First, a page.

Next Article in Journal
Copper(II) Halide Salts with 1-(4′-Pyridyl)-Pyridinediium
Next Article in Special Issue
Techno-Economic Assessment of Destabilized Li Hydride Systems for High Temperature Thermal Energy Storage
Previous Article in Journal
Controlling the Lifetime of the Triplet MLCT State in Fe(II) Polypyridyl Complexes through Ligand Modification
Previous Article in Special Issue
Investigation of Hydrogen Storage Characteristics of MgH2 Based Materials with Addition of Ni and Activated Carbon
Erratum published on 18 November 2020, see Inorganics 2020, 8(11), 63.
Review

A Review of the MSCA ITN ECOSTORE—Novel Complex Metal Hydrides for Efficient and Compact Storage of Renewable Energy as Hydrogen and Electricity

1
Institut für Materialwissenschaft, Lehrstuhl Materialphysik (IMW), University of Stuttgart, Heisenbergastrasse 3, 70569 Stuttgart, Germany
2
High Temperature Systems and Process Development, German Aerospace Center Stuttgart (DLR), Pfaffenwaldring 38–40, 70569 Stuttgart, Germany
3
Institut de Chimie et des Matériaux Paris Est, ICMPE, CNRS-UPEC, F-94320 Thiais, France
4
Chemistry Department and NIS, University of Turin, Via Pietro Giuria, 7, 10125 Torino, Italy
5
Interdisciplinary Nanoscience Center (iNANO) and Department of Chemistry, University of Aarhus, Langelandsgade 140, DK-8000 Aarhus C, Denmark
6
Department of Physics, Chemistry and Pharmacy, University of Southern Denmark, Campusvej 55, 5230 Odense M, Denmark
7
Department of Quantum Matter Physics, Laboratory of Crystallography, University of Geneva, Quai Ernest-Ansermet 24, CH-1211 Geneva, Switzerland
8
Nanotechnology Department, Helmholtz-Zentrum Geesthacht, 21502 Geesthacht, Germany
9
Empa, Swiss Federal Laboratories for Materials Science and Technology, 8600 Dubendorf, Switzerland
10
Institute of Nanoscience and Nanotechnology, NCSR “Demokritos”, Ag. Paraskevi Attikis, 15341 Athens, Greece
11
Prospective Research Group—Saft Batteries, 33300 Bordeaux, France
12
Warwick Manufacturing Group, University of Warwick, Coventry CV4 7AL, UK
13
School of Metallurgy and Materials, University of Birmingham, Birmingham B15 2TT, UK
14
Global Energy Interconnection Group Company Limited, Beijing 100031, China
15
Department for Neutron Materials Characterization, Institute for Energy Technology, NO–2027 Kjeller, Norway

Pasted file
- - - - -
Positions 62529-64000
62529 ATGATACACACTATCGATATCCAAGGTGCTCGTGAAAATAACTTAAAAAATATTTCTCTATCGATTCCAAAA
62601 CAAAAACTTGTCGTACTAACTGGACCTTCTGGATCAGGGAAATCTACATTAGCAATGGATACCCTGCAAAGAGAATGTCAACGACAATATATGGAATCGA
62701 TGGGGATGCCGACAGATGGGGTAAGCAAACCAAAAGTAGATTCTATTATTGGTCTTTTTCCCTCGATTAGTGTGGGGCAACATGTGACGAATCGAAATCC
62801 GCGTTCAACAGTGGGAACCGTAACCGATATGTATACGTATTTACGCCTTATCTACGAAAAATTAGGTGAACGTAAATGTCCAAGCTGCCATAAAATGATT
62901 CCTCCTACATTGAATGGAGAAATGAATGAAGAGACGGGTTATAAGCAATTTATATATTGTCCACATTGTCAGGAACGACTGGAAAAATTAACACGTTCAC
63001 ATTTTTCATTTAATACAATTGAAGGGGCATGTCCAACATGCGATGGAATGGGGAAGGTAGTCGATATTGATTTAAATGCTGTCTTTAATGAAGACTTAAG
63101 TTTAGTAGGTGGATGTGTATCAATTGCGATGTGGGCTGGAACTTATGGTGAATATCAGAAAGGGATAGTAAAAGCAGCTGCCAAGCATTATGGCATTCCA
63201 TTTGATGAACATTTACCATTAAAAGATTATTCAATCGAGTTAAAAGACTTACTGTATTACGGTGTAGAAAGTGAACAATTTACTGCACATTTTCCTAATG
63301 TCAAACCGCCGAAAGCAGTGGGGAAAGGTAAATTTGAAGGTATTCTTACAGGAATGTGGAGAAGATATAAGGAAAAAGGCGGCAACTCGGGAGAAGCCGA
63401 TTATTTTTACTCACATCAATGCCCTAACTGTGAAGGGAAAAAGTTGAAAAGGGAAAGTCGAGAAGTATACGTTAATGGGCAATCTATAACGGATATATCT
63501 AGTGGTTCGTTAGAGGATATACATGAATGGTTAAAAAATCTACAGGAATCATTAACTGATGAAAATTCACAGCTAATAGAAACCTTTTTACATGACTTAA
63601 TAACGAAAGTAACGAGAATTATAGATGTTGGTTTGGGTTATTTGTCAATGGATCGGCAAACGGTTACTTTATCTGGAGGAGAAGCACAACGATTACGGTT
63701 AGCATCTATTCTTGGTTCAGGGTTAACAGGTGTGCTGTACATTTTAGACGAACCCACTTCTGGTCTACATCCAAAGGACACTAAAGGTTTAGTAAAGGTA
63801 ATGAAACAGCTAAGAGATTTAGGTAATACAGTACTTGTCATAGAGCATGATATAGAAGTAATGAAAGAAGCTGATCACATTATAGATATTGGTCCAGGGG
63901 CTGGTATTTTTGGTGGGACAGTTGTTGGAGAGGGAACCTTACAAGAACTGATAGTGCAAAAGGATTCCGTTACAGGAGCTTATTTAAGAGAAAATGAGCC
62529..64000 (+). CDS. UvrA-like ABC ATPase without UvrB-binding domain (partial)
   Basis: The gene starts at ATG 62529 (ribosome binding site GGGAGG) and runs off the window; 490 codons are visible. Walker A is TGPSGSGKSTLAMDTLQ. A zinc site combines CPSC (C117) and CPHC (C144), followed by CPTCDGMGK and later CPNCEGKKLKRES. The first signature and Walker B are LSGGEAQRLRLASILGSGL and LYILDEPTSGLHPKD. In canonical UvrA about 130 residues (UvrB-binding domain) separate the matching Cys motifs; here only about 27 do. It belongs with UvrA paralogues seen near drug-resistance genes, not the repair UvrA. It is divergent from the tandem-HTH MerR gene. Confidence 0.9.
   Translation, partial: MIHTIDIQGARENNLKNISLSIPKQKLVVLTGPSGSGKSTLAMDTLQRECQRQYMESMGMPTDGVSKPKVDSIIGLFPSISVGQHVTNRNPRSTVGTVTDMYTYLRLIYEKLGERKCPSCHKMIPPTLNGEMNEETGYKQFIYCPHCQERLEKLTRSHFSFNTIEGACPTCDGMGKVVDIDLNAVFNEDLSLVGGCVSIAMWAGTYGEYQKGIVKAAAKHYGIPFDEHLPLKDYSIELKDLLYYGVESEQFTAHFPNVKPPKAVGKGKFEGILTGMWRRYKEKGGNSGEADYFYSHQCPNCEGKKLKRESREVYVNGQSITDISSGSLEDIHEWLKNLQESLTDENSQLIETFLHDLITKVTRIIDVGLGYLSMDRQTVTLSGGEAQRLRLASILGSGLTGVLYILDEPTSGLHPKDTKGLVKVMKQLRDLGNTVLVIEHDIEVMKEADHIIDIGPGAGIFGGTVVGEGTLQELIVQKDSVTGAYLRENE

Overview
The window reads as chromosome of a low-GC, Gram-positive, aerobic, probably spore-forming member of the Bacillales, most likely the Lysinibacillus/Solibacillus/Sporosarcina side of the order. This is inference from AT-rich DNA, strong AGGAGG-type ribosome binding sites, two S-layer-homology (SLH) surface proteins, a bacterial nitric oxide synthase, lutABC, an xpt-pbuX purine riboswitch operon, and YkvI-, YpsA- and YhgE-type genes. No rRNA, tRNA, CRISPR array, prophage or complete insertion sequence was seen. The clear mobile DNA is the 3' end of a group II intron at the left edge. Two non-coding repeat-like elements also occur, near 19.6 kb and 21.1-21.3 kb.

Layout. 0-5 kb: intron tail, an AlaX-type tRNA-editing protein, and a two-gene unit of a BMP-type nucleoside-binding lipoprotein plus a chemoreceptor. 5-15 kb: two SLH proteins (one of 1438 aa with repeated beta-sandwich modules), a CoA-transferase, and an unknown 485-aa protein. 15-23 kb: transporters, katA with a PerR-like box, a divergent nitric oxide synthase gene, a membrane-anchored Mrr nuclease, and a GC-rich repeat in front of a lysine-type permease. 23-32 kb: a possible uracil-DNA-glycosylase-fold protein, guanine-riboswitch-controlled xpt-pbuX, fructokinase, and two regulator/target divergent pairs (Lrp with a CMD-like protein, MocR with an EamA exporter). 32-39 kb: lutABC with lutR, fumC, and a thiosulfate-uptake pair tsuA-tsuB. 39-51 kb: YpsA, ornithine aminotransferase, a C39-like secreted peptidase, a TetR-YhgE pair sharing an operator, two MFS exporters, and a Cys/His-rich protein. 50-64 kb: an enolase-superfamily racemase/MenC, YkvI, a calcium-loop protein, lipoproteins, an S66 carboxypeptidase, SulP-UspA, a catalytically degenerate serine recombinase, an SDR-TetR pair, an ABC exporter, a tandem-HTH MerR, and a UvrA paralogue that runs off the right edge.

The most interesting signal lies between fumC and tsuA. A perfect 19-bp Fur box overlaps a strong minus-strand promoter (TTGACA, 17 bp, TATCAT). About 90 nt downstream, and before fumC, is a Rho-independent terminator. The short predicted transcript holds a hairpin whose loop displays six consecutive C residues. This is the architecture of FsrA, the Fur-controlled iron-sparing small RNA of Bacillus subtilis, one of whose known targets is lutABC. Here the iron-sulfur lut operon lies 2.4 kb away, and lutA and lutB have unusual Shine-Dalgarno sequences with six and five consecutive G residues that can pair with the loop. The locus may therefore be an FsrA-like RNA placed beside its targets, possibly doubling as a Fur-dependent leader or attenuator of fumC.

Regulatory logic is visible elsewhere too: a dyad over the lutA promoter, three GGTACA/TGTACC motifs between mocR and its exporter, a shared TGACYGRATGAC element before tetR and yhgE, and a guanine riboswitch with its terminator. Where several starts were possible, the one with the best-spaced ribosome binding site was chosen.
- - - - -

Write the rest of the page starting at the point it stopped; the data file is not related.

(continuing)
16
Institute for Applied Materials – Energy Storage Systems (IAM-ESS), Karlsruhe Institute of Technology (KIT), Hermann-von-Helmholtz-Platz 1, 76344 Eggenstein-Leopoldshafen, Germany
*
Author to whom correspondence should be addressed.
Received: 4 December 2019 / Revised: 17 February 2020 / Accepted: 18 February 2020 / Published: 2 March 2020

Abstract

Hydrogen as an energy carrier is very versatile in energy storage applications. Developments in novel, sustainable technologies towards a CO2-free society are needed and the exploration of all-solid-state batteries (ASSBs) as well as solid-state hydrogen storage applications based on metal hydrides can provide solutions for such technologies. However, there are still many technical challenges for both hydrogen storage material and ASSBs related to designing low-cost materials with low-environmental impact. The current materials considered for all-solid-state batteries should have high conductivities for Na+, Mg2+ and Ca2+, while Al3+-based compounds are often marginalised due to the lack of suitable electrode and electrolyte materials. In hydrogen storage materials, the sluggish kinetic behaviour of solid-state hydride materials is one of the key constraints that limit their practical uses. Therefore, it is necessary to overcome the kinetic issues of hydride materials before discussing and considering them on the system level. This review summarizes the achievements of the Marie Skłodowska-Curie Actions (MSCA) innovative training network (ITN) ECOSTORE, the aim of which was the investigation of different aspects of (complex) metal hydride materials. Advances in battery and hydrogen storage materials for the efficient and compact storage of renewable energy production are discussed.
Keywords: lithium ion conductor; anode materials; metal hydrides; solid-state conductors; solid-state electrolyte; Na-based closo-borates; all-solid-state batteries; beyond Li-ion; post Li-ion; hydrogen storage; amides; imides; eutectic borohydride; reactive hydride composites; rare earth; borohydrides; kinetics tailoring; Ti-based catalyst; nanoconfinement lithium ion conductor; anode materials; metal hydrides; solid-state conductors; solid-state electrolyte; Na-based closo-borates; all-solid-state batteries; beyond Li-ion; post Li-ion; hydrogen storage; amides; imides; eutectic borohydride; reactive hydride composites; rare earth; borohydrides; kinetics tailoring; Ti-based catalyst; nanoconfinement
Table of Content
1. Introduction………3
2. Promising Metal Hydrides for Battery Application………4
2.1. Metal Hydrides for Li-ion and Post Li Batteries………4
  2.1.1. Metal Hydrides as Negative Electrode Material with Liquid Electrolyte………5
  2.1.2. Promising Complex Metal Hydrides as Solid-State Electrolytes………8
    Lithium Borohydride………9
    Lithium Nitride and Lithium Hydride………9